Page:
Aref Hammad's neighbourhood of Sheikh Jarrah in Israeli-annexed east Jerusalem shot to recent world attention, but he fears without continued international pressure he will still be expelled from his home.
“I’m scared that they’ll throw us out into the street — that they’ll kick out the whole neighbourhood,” said 70-year-old Hammad, who moved to the district as a child.
Hammad is among at least seven Palestinian families waiting for a legal ruling on whether they must surrender their homes there to Jewish settlers.
It is a battle Hammad and his neighbours have been waging since the 1970s, but he says lawsuits against them have recently gained pace.
“The situation is really bad,” Hammad said, inside the home he shares with 17 relatives, just across the street from a house taken by force from a Palestinian family, now draped with Israeli flags.
On Monday, Israel’s attorney general refused to intervene in their case, meaning their last recourse is the supreme court.
Protests early last month at the planned expulsions in Sheikh Jarrah spread to Jerusalem’s Al-Aqsa mosque compound, sparking a crackdown by Israeli security forces.
That triggered an 11-day war between the Jewish state and Palestinian militants in the Gaza Strip, which ended in a ceasefire.
But residents and activists say they face a bleak future if international pressure fades.
“We’re urging foreign governments to try to pressure the Israeli government,” Hammad said. “There is no justice in their courts.”
Like many others, Hammad moved to Sheikh Jarrah after his family fled his home in Haifa in the 1948 war that led to the creation of Israel.
In 1956, when east Jerusalem was under Jordanian control, Jordan leased plots of land to 28 families in Sheikh Jarrah, and the UN agency for Palestinian refugees built homes for them.
Amman promised to register them in their name.
But in 1967, Israel occupied east Jerusalem, then annexed it in a move never recognised by the international community.
In 1970, the state enacted a law under which Jews could reclaim land in east Jerusalem they lost in 1948, even if Palestinians by then already lived on it.
No such option exists for Palestinians who lost homes or land.
Another resident, 72-year-old Mohammad al-Sabbagh, said the planned expulsions revealed a broader state-sponsored discrimination.
“What kind of law kicks people, a family, families out of their home after 65 years?” he asked.
“There are two laws,” said Sabbagh, the representative of 32 family members in Sheikh Jarrah, whose forefathers once owned homes and an orange grove around Jaffa.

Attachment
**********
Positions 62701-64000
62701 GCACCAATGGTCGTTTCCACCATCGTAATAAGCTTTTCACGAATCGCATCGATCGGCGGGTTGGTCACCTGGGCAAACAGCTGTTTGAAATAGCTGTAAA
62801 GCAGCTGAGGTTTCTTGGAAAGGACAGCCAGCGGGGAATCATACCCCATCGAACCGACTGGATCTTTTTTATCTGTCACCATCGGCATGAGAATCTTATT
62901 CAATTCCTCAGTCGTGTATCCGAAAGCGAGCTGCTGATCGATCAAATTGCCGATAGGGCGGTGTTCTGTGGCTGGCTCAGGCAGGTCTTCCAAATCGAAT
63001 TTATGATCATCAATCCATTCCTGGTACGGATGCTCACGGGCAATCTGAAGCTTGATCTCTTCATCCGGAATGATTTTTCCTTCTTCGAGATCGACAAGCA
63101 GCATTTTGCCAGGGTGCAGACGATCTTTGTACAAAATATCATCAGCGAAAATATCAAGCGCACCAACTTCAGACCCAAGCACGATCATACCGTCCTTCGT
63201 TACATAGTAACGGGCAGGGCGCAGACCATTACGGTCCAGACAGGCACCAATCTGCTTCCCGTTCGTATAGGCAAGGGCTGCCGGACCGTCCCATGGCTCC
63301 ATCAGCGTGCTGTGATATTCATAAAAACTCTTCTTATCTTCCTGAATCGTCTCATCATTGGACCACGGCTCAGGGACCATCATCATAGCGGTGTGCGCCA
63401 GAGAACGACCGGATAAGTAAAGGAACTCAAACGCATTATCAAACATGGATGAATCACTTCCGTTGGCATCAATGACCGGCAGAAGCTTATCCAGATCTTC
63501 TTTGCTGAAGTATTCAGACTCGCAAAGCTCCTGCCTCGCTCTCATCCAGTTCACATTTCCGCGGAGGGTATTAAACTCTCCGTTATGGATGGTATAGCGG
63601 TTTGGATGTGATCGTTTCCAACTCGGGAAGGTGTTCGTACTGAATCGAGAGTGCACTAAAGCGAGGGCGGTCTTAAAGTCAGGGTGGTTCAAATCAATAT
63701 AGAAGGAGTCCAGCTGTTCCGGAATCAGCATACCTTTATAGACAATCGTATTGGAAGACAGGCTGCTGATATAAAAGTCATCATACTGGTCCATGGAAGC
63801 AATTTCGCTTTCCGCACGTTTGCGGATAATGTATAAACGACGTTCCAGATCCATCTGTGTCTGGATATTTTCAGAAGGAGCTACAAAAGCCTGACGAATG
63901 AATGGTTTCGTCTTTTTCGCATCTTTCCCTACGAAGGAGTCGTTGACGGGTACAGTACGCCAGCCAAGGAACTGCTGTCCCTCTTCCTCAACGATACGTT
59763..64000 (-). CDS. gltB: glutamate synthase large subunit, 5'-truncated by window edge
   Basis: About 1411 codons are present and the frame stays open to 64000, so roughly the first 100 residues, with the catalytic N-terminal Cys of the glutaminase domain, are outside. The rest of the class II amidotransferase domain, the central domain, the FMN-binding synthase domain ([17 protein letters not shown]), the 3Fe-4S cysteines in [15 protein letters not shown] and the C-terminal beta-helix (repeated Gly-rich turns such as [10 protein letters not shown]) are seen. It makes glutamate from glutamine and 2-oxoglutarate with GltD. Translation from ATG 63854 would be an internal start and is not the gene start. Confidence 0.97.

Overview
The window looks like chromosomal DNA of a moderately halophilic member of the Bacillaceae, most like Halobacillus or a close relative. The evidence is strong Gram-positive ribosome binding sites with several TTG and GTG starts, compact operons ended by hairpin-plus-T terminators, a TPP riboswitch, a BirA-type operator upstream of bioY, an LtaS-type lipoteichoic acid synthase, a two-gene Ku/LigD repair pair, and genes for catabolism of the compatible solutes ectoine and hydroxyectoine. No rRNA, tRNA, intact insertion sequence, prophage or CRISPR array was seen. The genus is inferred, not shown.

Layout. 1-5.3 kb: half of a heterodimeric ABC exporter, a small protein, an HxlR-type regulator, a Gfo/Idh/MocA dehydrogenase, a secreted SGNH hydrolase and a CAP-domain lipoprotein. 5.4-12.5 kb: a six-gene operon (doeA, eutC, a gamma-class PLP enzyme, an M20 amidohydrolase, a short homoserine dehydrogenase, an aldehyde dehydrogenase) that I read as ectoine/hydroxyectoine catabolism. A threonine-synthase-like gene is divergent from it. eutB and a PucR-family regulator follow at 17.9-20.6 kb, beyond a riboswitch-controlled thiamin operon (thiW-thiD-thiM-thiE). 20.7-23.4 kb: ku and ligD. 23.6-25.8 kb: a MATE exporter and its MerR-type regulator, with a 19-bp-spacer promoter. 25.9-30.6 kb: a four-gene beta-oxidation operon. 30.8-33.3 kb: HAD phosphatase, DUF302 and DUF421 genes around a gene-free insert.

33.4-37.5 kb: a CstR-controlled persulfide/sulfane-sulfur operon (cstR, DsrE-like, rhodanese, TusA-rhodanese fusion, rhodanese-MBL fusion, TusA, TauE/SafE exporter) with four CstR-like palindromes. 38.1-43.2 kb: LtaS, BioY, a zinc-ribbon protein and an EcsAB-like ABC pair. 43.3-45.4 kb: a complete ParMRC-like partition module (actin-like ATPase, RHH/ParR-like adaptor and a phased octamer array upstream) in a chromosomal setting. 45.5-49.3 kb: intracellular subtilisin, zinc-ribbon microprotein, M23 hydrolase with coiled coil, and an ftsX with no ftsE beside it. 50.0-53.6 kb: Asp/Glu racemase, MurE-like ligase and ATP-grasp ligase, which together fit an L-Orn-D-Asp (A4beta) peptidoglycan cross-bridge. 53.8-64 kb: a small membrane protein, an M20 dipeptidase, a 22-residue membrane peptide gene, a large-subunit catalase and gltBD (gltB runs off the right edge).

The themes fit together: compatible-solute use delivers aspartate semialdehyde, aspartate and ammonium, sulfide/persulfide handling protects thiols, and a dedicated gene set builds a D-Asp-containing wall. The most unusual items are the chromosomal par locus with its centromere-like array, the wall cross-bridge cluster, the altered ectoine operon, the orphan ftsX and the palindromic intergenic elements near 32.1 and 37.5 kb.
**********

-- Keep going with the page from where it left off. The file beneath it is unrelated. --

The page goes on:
“One law for them that allows them to get back their property, and one for us — that says it is forbidden to demand ours. It’s racism.”
Behind the recent lawsuits is settler organisation Nahalat Shimon, which claims Jews held land in Sheikh Jarrah in the 19th century under Ottoman rule.
But lawyer Husni Abu Hussein, who has been representing the families since 1994, said he travelled to Turkey to consult Ottoman archives — and found no trace.
He said the Turkish foreign ministry gave him a letter ascertaining “the settlers have no right, that the documents they have are forged.”
“As long as there is no decision on who the owner is, residents cannot be evicted,” he said.
The Israeli government has dismissed the Sheikh Jarrah case as a “real-estate dispute between private parties”.
But rights groups say the forced evictions are part of a broader move to drive Palestinians from their homes, in a city coveted by both sides as their capital.
Human Rights Watch, in an April report accusing Israel of “apartheid”, described “discriminatory laws and policies” that “enable settler and settler organisations to take possession of Palestinian homes”.
Since 1967, Israeli authorities have expropriated nearly one third of the land in east Jerusalem from Palestinians, largely for settlements, it said.
Amy Cohen, of Israeli anti-settlement group Ir Amim, said the slow trickle of eviction court cases was deceptive.
In Sheikh Jarrah and the nearby neighbourhood of Silwan, more than 100 Palestinian families are facing lawsuits at different stages, she said.
“Over 1,000 Palestinians are at risk of mass displacement from these two areas alone,” she said.
Ateret Cohanim, another settler organisation behind forced eviction lawsuits in Silwan, says it aims to establish “sovereignty over the whole city” of Jerusalem.
Cohen, of Ir Amim, said the only successful strategy so far to stem ever-growing settlements had been diplomatic pressure.
“International intervention is really the only solution,” she said.